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Review: Snow White at the Floral Pavilion ***1/2

Talking mirrors, poison apples, wicked queens. On paper, Snow White could be really quite…Grimm.

But this is panto land, where everyone hums a merry tune, the baddies get their comeuppance (oh yes they do) and the heroine always gets her prince.

There’s much to appreciate in this colourful production of Snow White at the Floral Pavilion, from Claire Sweeney’s minxy Eartha Kitt-toned queen with her big 1950s Vegas lounge numbers to Sean Jones’s hapless jester Muddles.

Jones is probably best known for playing Mickey Johnson in Blood Brothers, although he actually started the year as Macbeth at the Epstein Theatre. Fie my lord, fie - Mickey to Macbeth to Muddles is quite an arc for any actor.

It’s an energetic performance (he spends a lot of time gasping for breath) which kicks off with a classic pratfall into the pit, followed by a nimble performance of a Wirral landmark patter song, and also includes a battle of wills with the audience over a string of loo rolls.

Sean Jones as Muddles. Photos by Brian Roberts

The latter comes in a brilliantly chaotic 12 Days of Christmas segment at the start of the second half which also involves Philips Meeks’ Nurse Dolly and Kieran Dumont’s dwarf Twitcher. The trio really go for it; they’re so boisterous there’s a definite risk of injury through deliberate shoves and accidental tumbles, but it’s an undoubted highlight of the show and is rewarded with proper roars of appreciation.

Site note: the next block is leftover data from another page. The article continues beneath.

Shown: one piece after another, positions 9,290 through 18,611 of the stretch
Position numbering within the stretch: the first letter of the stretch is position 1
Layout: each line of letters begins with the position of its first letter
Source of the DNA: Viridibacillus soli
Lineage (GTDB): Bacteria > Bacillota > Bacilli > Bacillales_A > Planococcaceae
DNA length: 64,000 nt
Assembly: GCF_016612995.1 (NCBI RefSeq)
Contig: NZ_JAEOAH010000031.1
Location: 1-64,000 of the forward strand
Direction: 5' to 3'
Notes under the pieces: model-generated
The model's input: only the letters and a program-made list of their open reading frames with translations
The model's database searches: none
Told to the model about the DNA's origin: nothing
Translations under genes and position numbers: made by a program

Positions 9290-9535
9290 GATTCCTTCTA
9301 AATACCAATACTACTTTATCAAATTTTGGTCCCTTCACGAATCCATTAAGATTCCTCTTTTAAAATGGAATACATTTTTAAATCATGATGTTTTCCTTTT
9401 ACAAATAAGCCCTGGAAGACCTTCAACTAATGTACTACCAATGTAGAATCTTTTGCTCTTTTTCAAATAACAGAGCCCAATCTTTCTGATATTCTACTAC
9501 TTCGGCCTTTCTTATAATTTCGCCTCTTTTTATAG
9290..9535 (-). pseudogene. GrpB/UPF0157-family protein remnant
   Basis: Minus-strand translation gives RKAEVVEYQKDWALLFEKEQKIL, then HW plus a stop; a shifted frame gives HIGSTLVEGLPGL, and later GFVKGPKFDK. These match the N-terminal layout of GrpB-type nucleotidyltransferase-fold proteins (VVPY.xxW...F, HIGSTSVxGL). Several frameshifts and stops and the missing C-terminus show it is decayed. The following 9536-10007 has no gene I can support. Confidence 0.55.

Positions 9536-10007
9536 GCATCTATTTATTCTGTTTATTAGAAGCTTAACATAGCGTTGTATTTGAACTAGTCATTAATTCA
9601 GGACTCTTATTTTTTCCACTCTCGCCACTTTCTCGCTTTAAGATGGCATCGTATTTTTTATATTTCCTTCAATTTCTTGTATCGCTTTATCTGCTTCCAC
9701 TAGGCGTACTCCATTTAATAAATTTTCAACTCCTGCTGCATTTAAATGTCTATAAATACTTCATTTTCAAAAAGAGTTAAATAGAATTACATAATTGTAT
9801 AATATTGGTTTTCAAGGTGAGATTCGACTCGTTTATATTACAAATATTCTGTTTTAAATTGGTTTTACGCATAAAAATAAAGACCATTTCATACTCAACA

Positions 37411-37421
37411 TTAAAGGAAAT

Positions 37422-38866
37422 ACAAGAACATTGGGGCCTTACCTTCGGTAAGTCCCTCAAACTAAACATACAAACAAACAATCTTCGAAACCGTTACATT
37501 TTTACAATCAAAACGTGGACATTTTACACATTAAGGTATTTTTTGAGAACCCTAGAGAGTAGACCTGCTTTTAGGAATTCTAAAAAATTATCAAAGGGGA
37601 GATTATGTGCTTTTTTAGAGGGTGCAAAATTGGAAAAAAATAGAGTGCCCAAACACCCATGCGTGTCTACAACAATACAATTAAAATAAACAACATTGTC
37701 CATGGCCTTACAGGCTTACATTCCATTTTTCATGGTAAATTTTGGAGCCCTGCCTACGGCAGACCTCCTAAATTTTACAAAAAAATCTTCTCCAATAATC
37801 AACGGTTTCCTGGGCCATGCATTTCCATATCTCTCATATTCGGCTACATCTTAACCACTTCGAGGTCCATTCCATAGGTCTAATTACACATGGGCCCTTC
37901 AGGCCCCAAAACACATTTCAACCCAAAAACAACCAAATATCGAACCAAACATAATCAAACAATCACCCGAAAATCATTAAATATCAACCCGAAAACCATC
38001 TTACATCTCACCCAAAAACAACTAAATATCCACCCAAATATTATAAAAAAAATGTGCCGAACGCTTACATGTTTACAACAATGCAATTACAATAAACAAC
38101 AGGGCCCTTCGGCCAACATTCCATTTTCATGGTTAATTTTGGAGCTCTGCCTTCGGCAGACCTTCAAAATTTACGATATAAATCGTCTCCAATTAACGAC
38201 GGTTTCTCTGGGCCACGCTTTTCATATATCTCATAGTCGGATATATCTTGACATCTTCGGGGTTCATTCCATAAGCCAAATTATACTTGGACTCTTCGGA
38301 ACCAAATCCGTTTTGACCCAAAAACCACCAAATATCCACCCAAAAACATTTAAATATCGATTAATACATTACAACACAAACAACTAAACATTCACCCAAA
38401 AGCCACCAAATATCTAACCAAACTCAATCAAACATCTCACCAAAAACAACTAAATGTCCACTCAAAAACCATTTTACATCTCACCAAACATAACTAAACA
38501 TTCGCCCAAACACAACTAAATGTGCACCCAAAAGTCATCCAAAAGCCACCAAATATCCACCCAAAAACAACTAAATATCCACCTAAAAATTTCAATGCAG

In fact, it’s the point when this Snow White feels like it really catches fire.

The first half is slickly played and gently amusing but at times it feels a bit undercooked and the script seems to yo yo between rather clunky namechecking of high street stores, throwaway adult innuendo (either go for it properly or leave it out) and some enjoyably sly and nimble lines that could be simply too subtle.

Naomi Gisbey as Snow White and Claire Sweeney as the Wicked Queen.

Elsewhere Naomi Gisbey proves a sunny Snow White (albeit one who does a lot of singing about work but not much working!) and Luke Walsh adds a spot of knowing dash as the Prince. His exaggerated arrivals on stage really need a properly flamboyant fanfare to set them off.

Both showcase strong voices in their individual numbers, and also in their duets.

And last but certainly not least, it’s heigh ho, heigh ho and a big chapeau for casting the tale in properly faithful fashion.

In recent years, there’s been a trend – for a number of reasons – for venues to choose children to play the septet of diminutive pick-wielding miners with whom the titular heroine seeks refuge in the forest.

So it’s great to see New Brighton sticking with tradition, and with actors who have the experience to craft charming and very individual characters.

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